Ken-ichi Noma, Ph.D.
Ken-ichi Noma, Ph.D.
- Assistant Professor, Gene Expression and Regulation Program
- 215-898-3933, Office
Ken-ichi Noma is interested in the mechanisms that regulate the three-dimensional genome structure, which influences various nuclear processes such as transcription, DNA replication, repair, and chromosome segregation. By uncovering the molecular mechanisms governing the three-dimensional genome structure and its biological significance, the Noma laboratory seeks to establish a clear mechanistic framework for understanding the molecular underpinnings for human cancers related to the disorganization of the cell nucleus.
As an undergraduate, Noma studied electronics and computer engineering, developing skills that he puts to good use even now in the fields of genomics and biomedicine. A growing interest in the improvement of human life led Noma to enroll in a biotechnology program where he successfully engineered a strain of carrot that could grow in the desert. His work on carrots involved spontaneous mutations generated during cell culture from whence he developed an interest in how genomes accumulate various mutations and, in particular, the role of mobile genetic elements referred to as transposons.
As a graduate student at the University of Tokyo, he identified novel retrotransposons and characterized the transposition mechanism in terms of epigenetic regulation. His interest in epigenetics led him to a postdoctoral fellowship at the Cold Spring Harbor Laboratory, where he pioneered a technique to map specific epigenetic changes over a large chromosomal region of the fission yeast genome. In 2003, he was awarded the American Association for the Advancement of Science’s prestigious Newcomb Cleveland Prize for his work on how RNA interference (RNAi) machinery mediates transcriptional silencing. In 2004, Noma became a staff scientist at the National Cancer Institute.
After joining The Wistar Institute as an assistant professor in 2007, he received the 2008 NIH Director’s New Innovators Award, which is recognized as the most prestigious award for young scientists. The Noma laboratory is also supported by grants from the G. Harold & Leila Y. Mathers Foundation (2011), V Foundation for Cancer Research (2010), and Edward Mallinckrodt, Jr. Foundation (2010).
In the Noma laboratory, recent technological advancements have given rise to the modeling of complex 3-D genome structures in the nucleus of the model organism fission yeast using a genomic approach that combines the molecular biology procedure, called chromosome conformation capture, with massively parallel DNA sequencing. This unique approach to genome modeling is the first to successfully fuse two completely independent disciplines—microscopy and genomics—and it has allowed Noma to show that distinct chromosomal territories exist in fission yeast. By showing that fission yeast has a functional genome organization similar to that found in mammalian transcription factories, this work proves that fission yeast represents the perfect model organism to understand functional organization of eukaryotic genome in higher eukaryotes including human. The Noma laboratory has been hard pressed to understand genome disorganization and chromosome instability in human cancers, but has made much progress in this difficult field of study.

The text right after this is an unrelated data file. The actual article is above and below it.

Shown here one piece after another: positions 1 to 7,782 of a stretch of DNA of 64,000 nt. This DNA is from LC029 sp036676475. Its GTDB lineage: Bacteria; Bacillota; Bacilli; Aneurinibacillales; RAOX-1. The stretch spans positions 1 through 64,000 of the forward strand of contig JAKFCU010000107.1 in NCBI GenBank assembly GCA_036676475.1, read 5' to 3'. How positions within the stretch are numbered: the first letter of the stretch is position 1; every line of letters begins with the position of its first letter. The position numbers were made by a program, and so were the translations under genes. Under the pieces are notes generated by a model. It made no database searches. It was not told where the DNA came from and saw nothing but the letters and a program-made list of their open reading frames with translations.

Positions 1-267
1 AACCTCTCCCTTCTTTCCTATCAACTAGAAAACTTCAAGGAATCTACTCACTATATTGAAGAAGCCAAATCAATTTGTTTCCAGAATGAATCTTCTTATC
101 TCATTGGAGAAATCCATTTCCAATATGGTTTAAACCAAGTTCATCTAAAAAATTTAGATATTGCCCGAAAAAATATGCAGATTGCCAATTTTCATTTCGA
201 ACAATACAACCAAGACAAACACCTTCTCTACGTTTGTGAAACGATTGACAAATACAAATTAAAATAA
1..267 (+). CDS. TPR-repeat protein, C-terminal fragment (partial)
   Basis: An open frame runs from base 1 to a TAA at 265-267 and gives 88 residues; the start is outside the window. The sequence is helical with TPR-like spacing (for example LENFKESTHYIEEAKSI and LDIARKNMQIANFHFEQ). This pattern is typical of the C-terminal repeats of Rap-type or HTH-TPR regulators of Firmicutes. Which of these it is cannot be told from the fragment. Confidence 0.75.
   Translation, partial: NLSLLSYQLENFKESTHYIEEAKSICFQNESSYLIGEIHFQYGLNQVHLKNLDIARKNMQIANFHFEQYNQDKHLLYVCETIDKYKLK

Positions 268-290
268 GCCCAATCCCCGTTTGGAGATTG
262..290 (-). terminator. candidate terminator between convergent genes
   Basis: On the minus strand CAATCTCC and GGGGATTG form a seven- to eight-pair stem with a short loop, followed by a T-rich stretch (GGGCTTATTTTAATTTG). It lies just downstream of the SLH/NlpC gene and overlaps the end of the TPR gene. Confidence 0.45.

1. Kim KD, Tanizawa H, Iwasaki O, Corcoran CJ, Capizzi JR, Hayden JE, Noma K. Centromeric motion facilitates the mobility of interphase genomic regions in fission yeast. J Cell Sci August 28, 2013. doi:10.1242/jcs.133678 PMID: 23986481
2. Tanaka A, Tanizawa H, Sriswasdi S, Iwasaki O, Chatterjee AG, Speicher DW, Levin HL, Noguchi E, Noma K. Epigenetic regulation of condensin-mediated genome organization during the cell cycle and upon DNA damage through histone H3 lysine 56 acetylation. Mol Cell 48, 532-546, 2012. PMID: 23084836
3. Tanizawa H, Noma K. Unravelling global genome organizations by 3C-seq. Semin Cell Dev Biol 23, 213-221, 2012 PMID:22120510
4. Iwasaki O, Noma K. Global genome organization mediated by RNA polymerase III-transcribed genes in fission yeast. Gene. 2010 Dec 29. [Epub ahead of print] PMID: 21195141
5. Tanizawa H, Iwasaki O, Tanaka A, Capizzi JR, Wickramasinghe P, Lee M, Fu Z, Noma K. Mapping of long-range associations throughout the fission yeast genome reveals global genome organization linked to transcriptional regulation. Nucleic Acids Research 38, 8164-8177, 2010. PMID: 21030438
6. Iwasaki O, Tanaka A, Tanizawa H, Grewal SIS, Noma K. Centromeric localization of dispersed Pol III genes in fission yeast. Mol Biol Cell 21, 254-265, 2010. PMID: 19910488
7. Noma K, Kamakaka RT. The human Pol III transcriptome and gene information flow. Nat Struct Mol Biol 17, 539-541, 2010. PMID: 20442738
8. Noma K, Cam HP, Maraia RJ, Grewal SIS. A role for TFIIIC transcription factor complex in genome organization. Cell 125, 859-872, 2006. PMID: 16751097
9. Noma K, Sugiyama T, Cam H, Verdel A, Jia S, Zofall M, Jia S, Moazed D, Grewal SIS. RITS acts in cis to promote RNA interference-mediated transcriptional and post-transcriptional silencing. Nature Genetics 36, 1174-1180, 2004. PMID: 15475954
10. Noma K, Grewal SIS. Histone H3 lysine 4 methylation is mediated by Set1 and promotes maintenance of active chromatin states in fission yeast. Proc. Natl. Acad. Sci. USA 99, 16438-16445, 2002. PMID: 12193658
11. Hall IM,* Shankaranarayana GD,* Noma K,* Ayoub N, Cohen A, Grewal SIS. Establishment and maintenance of a heterochromatin domain. Science 297, 2232-2237, 2002 * Equally contributed. PMID: 12215653
12. Noma K, Allis CD, Grewal SIS. Transitions in distinct histone H3 methylation patterns at the heterochromatin domain boundaries. Science 293, 1150-1155, 2001. PMID: 11498594